Protecting forest turtle species from poaching has progressed in Palawan thanks to the upskilling of forest frontline workers and caretakers, including government and nongovernmental organization stakeholders, through the use of wildlife trafficking detection microchips.
KM Reyes, co-founder of the Centre for Sustainability (CS) and National Geographic Explorer, told Palawan News on Monday that they recently trained indigenous rangers, government agency officials, and nongovernmental organization (NGO) workers on the use of microchips to help in the prevention of illegal trade of threatened forest turtle species.
“Putting simple technologies like these directly into the hands of frontline indigenous and local rangers, best positioned to protect our last wild places, is critical for ensuring effective and equitable protection of Palawan island, a UNESCO Man & Biosphere Reserve,” Reyes said.
“Easily-transferable skills like these enhance and assist the work of rangers, government, and NGOs to deter poaching of endemic and globally threatened species,” she added.
The National Geographic Society funded the full-day workshop demonstration, which was organized by the CS, at the Palawan Wildlife Rescue and Conservation Center (PWRCC) in Puerto Princesa City.
Workshop attendees learned how microchipping can help them prevent the poaching of turtles and other wildlife in Palawan, a territory recognized as a global biodiversity hotspot.
The turtle microchipping activity is an extension of CS’s ongoing work to train native and local rangers to conduct biodiversity surveys of the island’s diverse range of rare and endangered biota while on patrol.
It included presentations on live turtles and talks by scientists from around the world, as well as the distribution of a guidebook and equipment for turtle microchipping that was written in two languages.
CS said the Palawan Forest Turtle (Siebenrockiella leytensis) is endemic to the island and is critically endangered. The Southeast Asian Box Turtle (Cuoro amboinensis) and the Asian Leaf Turtle (Cyclemis dentata) are also forest dwellers of the province and are threatened by the global exotic pet trade.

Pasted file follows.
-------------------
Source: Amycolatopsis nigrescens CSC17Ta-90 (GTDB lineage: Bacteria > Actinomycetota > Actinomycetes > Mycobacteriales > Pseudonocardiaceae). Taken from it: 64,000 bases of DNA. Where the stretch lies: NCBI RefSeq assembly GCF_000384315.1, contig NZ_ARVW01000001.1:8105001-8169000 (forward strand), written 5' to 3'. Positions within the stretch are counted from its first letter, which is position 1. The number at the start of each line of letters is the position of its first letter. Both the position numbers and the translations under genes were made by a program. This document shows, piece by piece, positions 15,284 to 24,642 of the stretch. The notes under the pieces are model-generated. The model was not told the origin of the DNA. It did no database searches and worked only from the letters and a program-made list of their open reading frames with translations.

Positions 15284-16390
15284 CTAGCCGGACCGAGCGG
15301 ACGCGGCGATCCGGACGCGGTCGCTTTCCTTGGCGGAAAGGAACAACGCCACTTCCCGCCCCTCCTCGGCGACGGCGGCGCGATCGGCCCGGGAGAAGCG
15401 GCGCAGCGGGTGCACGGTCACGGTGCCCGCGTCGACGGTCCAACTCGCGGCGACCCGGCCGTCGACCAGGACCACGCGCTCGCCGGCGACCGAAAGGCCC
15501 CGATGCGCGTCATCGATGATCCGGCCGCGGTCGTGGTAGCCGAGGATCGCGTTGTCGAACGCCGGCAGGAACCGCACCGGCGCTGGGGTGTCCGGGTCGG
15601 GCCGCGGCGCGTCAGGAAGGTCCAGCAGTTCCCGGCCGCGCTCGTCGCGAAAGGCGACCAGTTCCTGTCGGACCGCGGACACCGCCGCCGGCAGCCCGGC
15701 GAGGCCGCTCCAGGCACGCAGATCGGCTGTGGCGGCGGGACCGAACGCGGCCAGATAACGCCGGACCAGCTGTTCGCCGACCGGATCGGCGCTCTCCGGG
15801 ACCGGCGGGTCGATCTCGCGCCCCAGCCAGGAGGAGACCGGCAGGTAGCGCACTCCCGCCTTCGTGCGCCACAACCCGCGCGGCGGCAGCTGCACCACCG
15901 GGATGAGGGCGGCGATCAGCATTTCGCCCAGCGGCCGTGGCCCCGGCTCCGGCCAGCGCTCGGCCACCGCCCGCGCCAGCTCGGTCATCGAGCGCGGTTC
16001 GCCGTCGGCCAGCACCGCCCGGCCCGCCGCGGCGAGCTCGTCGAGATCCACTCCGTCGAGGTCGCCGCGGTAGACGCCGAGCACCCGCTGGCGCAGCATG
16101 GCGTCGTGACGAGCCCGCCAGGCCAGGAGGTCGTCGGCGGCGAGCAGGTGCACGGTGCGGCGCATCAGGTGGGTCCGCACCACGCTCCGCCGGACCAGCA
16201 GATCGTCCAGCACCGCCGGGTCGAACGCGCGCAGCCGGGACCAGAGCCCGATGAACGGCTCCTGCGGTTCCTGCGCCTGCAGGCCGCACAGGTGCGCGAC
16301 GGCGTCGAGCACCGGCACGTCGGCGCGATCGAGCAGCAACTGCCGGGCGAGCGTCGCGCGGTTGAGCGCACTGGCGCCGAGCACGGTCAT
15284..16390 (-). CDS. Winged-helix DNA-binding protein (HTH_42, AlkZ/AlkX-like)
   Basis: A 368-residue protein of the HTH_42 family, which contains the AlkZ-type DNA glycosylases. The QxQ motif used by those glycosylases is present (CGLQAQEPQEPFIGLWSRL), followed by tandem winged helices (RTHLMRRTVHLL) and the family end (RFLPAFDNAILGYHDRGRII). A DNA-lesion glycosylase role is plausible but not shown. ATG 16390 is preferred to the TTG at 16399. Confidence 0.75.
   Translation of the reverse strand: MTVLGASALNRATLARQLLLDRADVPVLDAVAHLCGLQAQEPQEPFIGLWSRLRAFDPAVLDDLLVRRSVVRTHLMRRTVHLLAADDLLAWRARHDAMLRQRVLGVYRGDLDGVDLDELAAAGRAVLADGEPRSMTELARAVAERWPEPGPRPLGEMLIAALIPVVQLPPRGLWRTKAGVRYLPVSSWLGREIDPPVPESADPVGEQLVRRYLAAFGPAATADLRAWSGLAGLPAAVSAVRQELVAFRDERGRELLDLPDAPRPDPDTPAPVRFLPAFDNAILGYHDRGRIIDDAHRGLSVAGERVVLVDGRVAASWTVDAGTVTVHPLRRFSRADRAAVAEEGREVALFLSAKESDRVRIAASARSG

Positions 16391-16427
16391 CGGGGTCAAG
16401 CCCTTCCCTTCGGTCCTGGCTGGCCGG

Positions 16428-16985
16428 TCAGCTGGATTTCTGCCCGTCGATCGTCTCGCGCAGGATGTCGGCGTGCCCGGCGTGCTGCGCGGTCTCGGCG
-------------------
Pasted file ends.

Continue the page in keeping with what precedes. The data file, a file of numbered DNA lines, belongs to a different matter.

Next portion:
In 2015, over 4,400 poached forest turtles, mostly Palawan forest turtles, headed for the international exotic pet trade were seized by environment authorities.
Katala Foundation, a nonprofit organization that works to protect them, said the year saw the greatest number of Palawan forest turtles escape the threat of being trafficked. If the unregulated trade had been successful, it would have been roughly equivalent to taking all of the forest turtles out of their natural habitat.
Customs agents can determine whether or not turtles were illegally traded by scanning them with devices that read information from embedded microchips.
“If trafficked turtles are seized by customs, the officers can scan the turtles–and if there’s a microchip, they can cross-reference a database to prove definitively that this turtle was poached from the wild, exactly where it came from, and where they should return it,” said Dr. Astrid Andersson from Hong Kong, Conservation Biologist and National Geographic Explorer, who conducted the demonstration.
“It helps provide evidence for the prosecution of turtle traffickers, informs the rehabilitation and release of these turtles, and works as a deterrent to further poaching,” she added.
PWRCC officer-in-charge project manager Gina Varilla also said the workshop is a “most welcome avenue” for participants, especially their staff as it enhanced their knowledge on the importance of the microchipping technology in wildlife protection.
“They were oriented on the way of providing secure, reliable, and permanent identification of wildlife animals,” she said.
The workshop was attended by representatives from the Puerto Princesa City Environment and Natural Resources Office, Katala Foundation Inc., Large Marine Vertebrates Institute Philippines, Provincial Veterinary Office of Palawan, Palawan Council for Sustainable Development and PWRCC.